This story is unique; you end up liking the lead character who is the broker. That isn't the case in the beginning but his character is fully developed and he evolves as a person because of his situation (on the run), realizing several people want to kill him. It gives you an insight to how the CIA and respective organizations like them in other countries operate. It feels very real and you get a travelogue view of Bologna, Italy. It's not about the law or the courtroom but is a story about politics, influence, lobbyists and Washington.

As a longtime Grisham fan, I do not know how I missed reading this earlier; but, I totally enjoyed this book. The plot was absolutely believable meaning that it was timely for the lives we are living now. The workings of our government espionage agencies are always a wonder to me and this novel gave me another view of their work as it unfolds. The idea of a presidential pardon for a prisoner who has settled into his sentence for the long run was the first contemporary idea; but, the way he was smuggled out of the prison and set up with another identity along with new residences, name, experience, and the life was beyond puzzling. The complexity of the undertaking was amazing. Grisham develops his characters to the point that the reader feels that this could be a neighbor is demonstrated again. The human side of the characters demonstrated in their choices of food and drink as well as clothing is most interesting. The fact that our government would undertake such an exhausting endeavor with the intention of having another government take over just blew me away. I came to hate the director of the agency and his having to be bundled in blankets, drinking tea all of the time! He knew his business alright. But, he was not a favorite of mine. The ending was one I would never have predicted as the plot wore on, but it was most satisfying. Once again, Grisham comes through with a unique story and an issue that deserves our attention.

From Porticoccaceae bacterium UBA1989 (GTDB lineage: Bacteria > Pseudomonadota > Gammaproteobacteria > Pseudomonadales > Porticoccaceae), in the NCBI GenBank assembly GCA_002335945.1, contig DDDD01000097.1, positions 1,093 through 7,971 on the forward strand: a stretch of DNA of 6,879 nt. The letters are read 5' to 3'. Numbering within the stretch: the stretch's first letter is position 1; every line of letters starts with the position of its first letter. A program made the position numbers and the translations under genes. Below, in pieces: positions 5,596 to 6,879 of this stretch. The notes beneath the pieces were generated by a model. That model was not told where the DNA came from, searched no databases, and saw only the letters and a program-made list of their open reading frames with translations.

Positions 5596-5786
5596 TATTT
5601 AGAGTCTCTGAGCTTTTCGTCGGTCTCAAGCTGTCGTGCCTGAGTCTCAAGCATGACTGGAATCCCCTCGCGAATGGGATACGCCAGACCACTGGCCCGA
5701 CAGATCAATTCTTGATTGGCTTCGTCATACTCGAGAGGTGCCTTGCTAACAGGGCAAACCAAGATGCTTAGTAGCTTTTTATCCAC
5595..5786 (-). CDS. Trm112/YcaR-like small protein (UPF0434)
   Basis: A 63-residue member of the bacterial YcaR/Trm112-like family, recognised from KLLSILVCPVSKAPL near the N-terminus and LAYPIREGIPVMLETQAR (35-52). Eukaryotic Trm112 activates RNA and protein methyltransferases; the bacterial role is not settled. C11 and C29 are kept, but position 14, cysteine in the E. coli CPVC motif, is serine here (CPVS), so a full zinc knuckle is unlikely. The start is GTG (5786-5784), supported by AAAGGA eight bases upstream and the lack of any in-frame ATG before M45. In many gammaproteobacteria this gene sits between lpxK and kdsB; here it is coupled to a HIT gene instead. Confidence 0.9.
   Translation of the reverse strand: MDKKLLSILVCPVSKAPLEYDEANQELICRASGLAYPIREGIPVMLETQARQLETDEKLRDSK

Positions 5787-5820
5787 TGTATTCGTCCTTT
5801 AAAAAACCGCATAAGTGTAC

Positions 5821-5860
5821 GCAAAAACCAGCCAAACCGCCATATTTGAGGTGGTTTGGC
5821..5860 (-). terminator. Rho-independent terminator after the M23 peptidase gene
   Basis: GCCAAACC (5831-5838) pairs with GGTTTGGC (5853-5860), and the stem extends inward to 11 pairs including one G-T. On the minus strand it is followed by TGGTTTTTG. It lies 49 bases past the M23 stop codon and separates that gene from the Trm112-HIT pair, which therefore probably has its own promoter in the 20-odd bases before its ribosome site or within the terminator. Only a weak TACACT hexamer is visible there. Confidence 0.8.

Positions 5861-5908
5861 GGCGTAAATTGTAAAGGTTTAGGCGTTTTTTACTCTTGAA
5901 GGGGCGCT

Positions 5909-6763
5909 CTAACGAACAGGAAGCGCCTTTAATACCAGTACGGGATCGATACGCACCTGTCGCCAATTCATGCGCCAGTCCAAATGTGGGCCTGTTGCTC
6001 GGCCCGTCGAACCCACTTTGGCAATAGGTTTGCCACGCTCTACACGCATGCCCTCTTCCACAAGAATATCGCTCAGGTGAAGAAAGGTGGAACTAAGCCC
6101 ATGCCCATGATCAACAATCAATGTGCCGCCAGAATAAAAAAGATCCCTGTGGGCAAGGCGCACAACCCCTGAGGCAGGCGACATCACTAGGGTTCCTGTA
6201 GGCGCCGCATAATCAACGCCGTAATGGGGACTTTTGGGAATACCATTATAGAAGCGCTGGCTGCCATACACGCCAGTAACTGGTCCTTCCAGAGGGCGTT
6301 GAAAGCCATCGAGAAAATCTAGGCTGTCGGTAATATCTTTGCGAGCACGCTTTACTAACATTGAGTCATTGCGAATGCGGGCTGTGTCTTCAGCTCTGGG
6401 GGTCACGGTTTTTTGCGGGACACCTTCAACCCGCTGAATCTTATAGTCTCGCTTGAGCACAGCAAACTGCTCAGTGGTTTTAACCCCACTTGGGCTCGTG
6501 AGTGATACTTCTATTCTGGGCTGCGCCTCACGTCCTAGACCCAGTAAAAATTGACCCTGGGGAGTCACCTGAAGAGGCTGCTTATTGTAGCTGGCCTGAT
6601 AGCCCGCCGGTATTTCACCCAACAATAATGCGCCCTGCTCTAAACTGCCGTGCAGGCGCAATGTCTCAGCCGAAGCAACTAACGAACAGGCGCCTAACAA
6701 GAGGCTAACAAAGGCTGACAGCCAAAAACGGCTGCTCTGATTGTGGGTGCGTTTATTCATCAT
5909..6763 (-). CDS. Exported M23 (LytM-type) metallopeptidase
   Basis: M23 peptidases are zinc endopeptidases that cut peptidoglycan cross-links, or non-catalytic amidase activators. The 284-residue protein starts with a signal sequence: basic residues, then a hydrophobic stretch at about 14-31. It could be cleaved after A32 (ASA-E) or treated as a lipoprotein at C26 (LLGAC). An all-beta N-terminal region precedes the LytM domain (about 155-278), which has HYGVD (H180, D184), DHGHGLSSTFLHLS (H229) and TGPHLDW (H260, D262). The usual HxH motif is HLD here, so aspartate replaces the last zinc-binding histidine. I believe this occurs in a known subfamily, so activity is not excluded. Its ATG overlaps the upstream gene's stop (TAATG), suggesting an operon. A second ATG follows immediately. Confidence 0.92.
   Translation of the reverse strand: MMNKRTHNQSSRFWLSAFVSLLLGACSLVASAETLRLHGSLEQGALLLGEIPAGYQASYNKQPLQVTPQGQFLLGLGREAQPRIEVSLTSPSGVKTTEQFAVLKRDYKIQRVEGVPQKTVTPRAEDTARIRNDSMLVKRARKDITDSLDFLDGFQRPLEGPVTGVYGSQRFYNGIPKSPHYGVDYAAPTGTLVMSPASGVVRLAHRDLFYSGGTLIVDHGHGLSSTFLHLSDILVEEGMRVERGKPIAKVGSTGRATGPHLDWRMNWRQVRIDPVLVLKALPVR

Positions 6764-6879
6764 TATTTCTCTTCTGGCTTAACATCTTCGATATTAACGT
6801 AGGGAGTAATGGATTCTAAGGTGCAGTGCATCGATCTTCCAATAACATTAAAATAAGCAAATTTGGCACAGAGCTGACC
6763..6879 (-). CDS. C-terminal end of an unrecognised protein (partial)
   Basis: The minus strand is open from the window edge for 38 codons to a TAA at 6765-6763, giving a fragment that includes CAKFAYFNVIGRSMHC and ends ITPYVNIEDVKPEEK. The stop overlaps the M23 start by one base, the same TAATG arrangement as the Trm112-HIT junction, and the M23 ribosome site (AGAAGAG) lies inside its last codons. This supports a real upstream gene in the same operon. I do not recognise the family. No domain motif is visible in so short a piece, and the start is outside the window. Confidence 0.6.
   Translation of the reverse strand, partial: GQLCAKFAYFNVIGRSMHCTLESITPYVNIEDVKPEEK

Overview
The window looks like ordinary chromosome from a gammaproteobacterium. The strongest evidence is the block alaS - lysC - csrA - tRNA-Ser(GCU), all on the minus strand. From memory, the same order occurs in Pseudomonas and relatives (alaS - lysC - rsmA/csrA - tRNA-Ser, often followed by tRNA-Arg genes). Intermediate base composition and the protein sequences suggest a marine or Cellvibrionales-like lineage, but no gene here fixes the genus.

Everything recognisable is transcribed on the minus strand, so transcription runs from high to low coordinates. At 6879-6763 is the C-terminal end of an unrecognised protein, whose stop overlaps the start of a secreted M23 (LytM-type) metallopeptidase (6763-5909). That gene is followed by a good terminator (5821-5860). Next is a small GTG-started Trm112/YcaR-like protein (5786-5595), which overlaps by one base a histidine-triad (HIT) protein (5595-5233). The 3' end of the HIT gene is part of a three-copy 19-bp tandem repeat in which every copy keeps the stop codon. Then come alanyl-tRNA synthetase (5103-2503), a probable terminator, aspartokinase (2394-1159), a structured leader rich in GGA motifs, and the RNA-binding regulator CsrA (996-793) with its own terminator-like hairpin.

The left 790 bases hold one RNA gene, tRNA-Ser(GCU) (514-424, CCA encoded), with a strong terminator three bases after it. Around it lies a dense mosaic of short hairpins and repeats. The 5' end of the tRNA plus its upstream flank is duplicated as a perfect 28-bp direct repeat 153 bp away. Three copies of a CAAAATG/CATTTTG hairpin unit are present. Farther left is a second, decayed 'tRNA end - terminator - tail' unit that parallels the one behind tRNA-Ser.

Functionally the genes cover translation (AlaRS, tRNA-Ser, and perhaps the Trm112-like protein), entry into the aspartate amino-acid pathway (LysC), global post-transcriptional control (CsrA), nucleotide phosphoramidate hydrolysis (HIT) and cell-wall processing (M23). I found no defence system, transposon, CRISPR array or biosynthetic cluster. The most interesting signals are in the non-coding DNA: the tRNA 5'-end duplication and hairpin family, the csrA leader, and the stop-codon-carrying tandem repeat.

If you are a reader of Grisham novels, you know what I mean by this header. He has a style of writing that brings you back time after time to his books. I had missed this title (2005) when it was first published because of a topsy-turvy year in my life. Found the plot just as relevant in 2017. Politics, international spying, CIA, FBI, cyber and digital age events. Fast moving plot that kept you hanging on till the end.

Kept my interest all the way through. Enjoyed the setting in an ancient Italian city. The presidential pardon added interest: did the lead character bribe his way out of the penitentiary; was he set up to be assassinated by one of the foreign powers that he had offended in his financial schemes? The protagonist's struggle to learn Italian will resonate with any reader who has tried to master a second language. The Italian language is but one element of establishing an entirely new identity for the lead character. Not merely name change or wardrobe adjustment. Interesting story and a "free trip" to Italy.

It’s been awhile since I read one of his books, but I remembered them as all being good. This one is a travel guide to parts of Italy with a backstory that is incomplete, hard to follow, never had any steam to run out of. The ending sounds like whomever wrote the book just got tired of it and just wrapped it up with a period.

Worst book I’ve read all the way through in a long time.